5 speakers 15 minutes each
Wed 8th May 2019
5 speakers, 15 minutes each
Raymond Antrobus was born in London to an English mother and Jamaican father, and is the author of 'To Sweeten Bitter' (Out-Spoken Press) and 'The Perseverance' (Penned In The Margins) which was awarded the UK Poetry Book Society’s ‘Winter Choice’ in 2018 and was named a poetry book of the year by The Guardian and The Sunday Times as well as being awarded the Ted Hughes award in 2019. He’s also the author of children’s picture book, ‘Bears Can Ski’, which will be published by Walker Books and illustrated by Polly Dunbar in April 2020. His poetry has previously been published in POETRY, The Poetry Review, Poets.org, The Deaf Poets Society, News Statesman, The Guardian among others. He is a founding member of 'Chill Pill' and 'Keats House Poets Forum' and the recipient of fellowships from Cave Canem, Complete Works 3 and Jerwood Compton Poetry. He is also one of the world's first recipients of an MA in Spoken Word education from Goldsmiths University. In 2018 he was awarded 'The Geoffrey Dearmer Prize' (judged by Ocean Vuong)
Paul Mason is recognised as an influential public intellectual across Europe. He commands large audiences among both grass-roots movements and institutions alike, filling halls of hundreds, sometimes thousands, from Amsterdam to Berlin, Seattle to Zagreb, Sydney and Seoul. He has a unique voice – both angry and reasoned, learned and accessible, international and local – always engaged in storytelling. Previously economics editor of Channel 4 and BBC Newsnight, he is an award-winning writer, broadcast and film maker. Since the publication of his Sunday Times bestseller Postcapitalism, his Twitter following has increased from 90k to 600k.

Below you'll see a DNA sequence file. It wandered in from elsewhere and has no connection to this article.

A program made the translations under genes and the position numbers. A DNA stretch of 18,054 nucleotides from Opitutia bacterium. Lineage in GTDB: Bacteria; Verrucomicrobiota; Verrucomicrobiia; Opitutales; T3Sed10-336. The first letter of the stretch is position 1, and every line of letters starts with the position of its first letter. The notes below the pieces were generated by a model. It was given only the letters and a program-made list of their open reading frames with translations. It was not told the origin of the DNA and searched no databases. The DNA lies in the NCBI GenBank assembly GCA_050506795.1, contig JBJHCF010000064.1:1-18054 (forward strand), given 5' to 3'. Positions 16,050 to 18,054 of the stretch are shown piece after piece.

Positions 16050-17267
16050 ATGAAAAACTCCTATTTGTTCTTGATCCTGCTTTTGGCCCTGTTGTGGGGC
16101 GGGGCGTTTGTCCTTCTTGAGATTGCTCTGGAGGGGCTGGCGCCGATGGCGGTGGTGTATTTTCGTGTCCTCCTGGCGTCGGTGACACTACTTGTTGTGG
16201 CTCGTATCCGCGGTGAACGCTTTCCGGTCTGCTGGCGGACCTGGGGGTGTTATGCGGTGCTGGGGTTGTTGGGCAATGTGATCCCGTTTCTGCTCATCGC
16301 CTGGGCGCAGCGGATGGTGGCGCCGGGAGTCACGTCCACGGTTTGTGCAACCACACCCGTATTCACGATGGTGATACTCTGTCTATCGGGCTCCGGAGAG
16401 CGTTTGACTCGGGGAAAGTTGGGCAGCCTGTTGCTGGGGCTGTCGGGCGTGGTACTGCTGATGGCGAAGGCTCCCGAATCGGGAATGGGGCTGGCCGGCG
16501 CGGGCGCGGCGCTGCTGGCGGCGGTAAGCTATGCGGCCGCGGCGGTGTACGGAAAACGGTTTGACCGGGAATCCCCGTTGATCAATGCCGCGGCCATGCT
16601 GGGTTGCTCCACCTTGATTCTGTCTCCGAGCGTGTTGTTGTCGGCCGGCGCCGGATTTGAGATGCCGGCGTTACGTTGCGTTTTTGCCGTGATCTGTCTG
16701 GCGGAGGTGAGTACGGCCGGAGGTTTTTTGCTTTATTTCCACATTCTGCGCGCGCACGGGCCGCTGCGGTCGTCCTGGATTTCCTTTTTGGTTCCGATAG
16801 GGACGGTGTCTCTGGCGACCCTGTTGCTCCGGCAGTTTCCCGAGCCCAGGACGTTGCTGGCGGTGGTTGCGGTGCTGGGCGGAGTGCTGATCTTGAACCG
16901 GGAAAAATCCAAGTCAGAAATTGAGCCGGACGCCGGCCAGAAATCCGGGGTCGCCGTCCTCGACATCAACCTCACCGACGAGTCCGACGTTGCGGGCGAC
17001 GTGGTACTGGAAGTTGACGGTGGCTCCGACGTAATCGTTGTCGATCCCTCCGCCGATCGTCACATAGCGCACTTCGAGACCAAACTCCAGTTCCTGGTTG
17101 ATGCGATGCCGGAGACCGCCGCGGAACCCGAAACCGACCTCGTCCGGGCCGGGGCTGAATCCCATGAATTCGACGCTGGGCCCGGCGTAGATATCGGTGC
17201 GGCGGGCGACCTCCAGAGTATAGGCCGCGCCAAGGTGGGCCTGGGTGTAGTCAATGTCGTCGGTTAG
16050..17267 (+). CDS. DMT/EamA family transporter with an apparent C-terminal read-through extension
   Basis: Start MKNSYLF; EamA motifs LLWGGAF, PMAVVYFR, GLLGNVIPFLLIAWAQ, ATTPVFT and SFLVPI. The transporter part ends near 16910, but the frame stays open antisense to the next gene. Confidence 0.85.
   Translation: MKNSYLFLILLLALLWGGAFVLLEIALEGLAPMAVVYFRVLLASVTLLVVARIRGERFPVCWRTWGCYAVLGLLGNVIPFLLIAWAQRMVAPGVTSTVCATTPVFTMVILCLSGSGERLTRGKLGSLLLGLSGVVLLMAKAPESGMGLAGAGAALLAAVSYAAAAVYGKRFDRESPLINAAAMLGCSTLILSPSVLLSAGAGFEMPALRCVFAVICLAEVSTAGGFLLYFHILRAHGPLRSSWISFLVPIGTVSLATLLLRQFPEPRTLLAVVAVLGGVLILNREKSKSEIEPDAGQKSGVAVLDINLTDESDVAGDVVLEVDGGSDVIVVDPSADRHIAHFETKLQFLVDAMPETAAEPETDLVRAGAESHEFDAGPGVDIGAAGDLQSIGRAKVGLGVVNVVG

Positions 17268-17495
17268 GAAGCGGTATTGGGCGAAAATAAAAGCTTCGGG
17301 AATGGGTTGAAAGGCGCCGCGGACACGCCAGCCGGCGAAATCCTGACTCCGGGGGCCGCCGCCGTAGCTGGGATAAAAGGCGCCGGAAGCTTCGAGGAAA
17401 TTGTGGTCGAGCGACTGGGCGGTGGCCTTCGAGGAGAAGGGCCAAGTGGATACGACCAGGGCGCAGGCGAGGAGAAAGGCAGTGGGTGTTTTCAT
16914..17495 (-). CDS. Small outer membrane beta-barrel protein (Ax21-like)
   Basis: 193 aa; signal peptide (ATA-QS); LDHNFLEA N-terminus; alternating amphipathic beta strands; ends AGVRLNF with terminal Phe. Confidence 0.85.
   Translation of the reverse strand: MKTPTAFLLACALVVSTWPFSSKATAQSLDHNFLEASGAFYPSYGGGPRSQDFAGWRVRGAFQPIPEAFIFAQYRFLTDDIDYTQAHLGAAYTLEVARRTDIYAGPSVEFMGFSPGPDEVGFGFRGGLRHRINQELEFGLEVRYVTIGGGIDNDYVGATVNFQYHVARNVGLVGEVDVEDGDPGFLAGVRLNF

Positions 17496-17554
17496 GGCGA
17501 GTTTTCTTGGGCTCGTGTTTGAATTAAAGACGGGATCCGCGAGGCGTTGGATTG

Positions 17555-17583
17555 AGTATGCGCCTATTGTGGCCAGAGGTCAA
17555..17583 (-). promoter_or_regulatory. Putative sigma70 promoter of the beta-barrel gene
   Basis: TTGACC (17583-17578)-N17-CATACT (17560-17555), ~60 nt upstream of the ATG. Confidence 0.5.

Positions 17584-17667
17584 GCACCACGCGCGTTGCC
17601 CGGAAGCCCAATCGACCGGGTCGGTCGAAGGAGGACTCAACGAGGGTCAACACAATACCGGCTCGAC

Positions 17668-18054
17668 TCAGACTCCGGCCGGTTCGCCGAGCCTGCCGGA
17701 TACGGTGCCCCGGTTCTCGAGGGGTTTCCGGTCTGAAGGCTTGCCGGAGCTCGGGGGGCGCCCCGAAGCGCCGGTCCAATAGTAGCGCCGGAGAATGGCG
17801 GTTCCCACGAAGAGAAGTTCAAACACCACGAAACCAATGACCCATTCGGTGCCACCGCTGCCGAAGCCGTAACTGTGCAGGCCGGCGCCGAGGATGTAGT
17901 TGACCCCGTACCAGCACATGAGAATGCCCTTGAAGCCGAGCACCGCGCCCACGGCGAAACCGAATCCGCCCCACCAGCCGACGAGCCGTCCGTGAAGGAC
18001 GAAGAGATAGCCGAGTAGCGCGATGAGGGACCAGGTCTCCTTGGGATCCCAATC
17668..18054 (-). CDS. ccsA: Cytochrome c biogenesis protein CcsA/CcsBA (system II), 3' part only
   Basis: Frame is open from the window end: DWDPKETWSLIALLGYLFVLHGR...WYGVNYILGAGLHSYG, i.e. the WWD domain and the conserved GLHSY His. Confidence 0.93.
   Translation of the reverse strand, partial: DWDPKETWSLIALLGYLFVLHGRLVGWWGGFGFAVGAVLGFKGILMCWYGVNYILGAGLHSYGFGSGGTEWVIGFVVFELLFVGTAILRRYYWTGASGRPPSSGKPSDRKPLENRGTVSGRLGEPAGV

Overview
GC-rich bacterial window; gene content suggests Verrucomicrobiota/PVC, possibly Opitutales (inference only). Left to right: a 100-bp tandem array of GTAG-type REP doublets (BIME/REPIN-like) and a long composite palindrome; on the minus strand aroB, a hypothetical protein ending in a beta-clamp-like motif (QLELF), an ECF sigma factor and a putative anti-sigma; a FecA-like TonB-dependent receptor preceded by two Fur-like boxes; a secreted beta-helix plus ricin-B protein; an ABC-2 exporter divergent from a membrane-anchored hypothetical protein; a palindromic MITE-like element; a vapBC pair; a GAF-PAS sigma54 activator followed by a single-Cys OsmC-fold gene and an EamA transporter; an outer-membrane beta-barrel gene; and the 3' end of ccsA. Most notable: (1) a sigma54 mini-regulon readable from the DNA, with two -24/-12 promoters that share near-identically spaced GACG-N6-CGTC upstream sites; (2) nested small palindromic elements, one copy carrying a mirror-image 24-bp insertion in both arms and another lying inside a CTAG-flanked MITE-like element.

Professor Dame Sue Black
Professor Dame Sue Black
Professor Dame Sue Black is a leading forensic anthropologist. She confronts death every day. As a professor of anatomy and forensic anthropology, she focuses on mortal remains in her lab, at burial sites, at scenes of violence, murder and criminal dismemberment, and when investigating mass fatalities due to war, accident or natural disaster. In All That Remains she reveals the many faces of death she has come to know, using key cases to explore how forensic science has developed, and examining what her life and work has taught her. Part memoir, part science, part meditation on death, her book is compassionate, surprisingly funny, and it will make you think about death in a new light.
Gina Miller was the lead claimant in the 2016 constitutional legal case against the UK Government over triggering Article 50. Born and raised in Guyana, she went to boarding school in England at the age of eleven and went on to study Law at the University of East London, then Marketing at the University of North London. In 2009, she and her husband Alan Miller co-founded SCM Direct, a disruptive investment management company, and the True and Fair Foundation, the latter of which provides funding and support to smaller charities. She has three children: Lucy-Ann, Luca and Lana. Gina counts herself as a conscious capitalist and believes we all have a duty to give back to the society that affords us success, including actively stepping up and defending what is right. @thatginamiller
Johann Hari is an internationally bestselling author. His first book, Chasing the Scream, was a New York Times bestseller and is being adapted into a Hollywood feature film. His second book, Lost Connections, was a Sunday Times and New York Times bestseller. He has written for the New York Times, the Los Angeles Times, Le Monde and others, and he was twice named Newspaper Journalist of the Year by Amnesty International. His TED Talk, ‘Everything You Think You Know About Addiction Is Wrong’, and the animation based on it, have had more than twenty million views. His books have been translated into eighteen languages.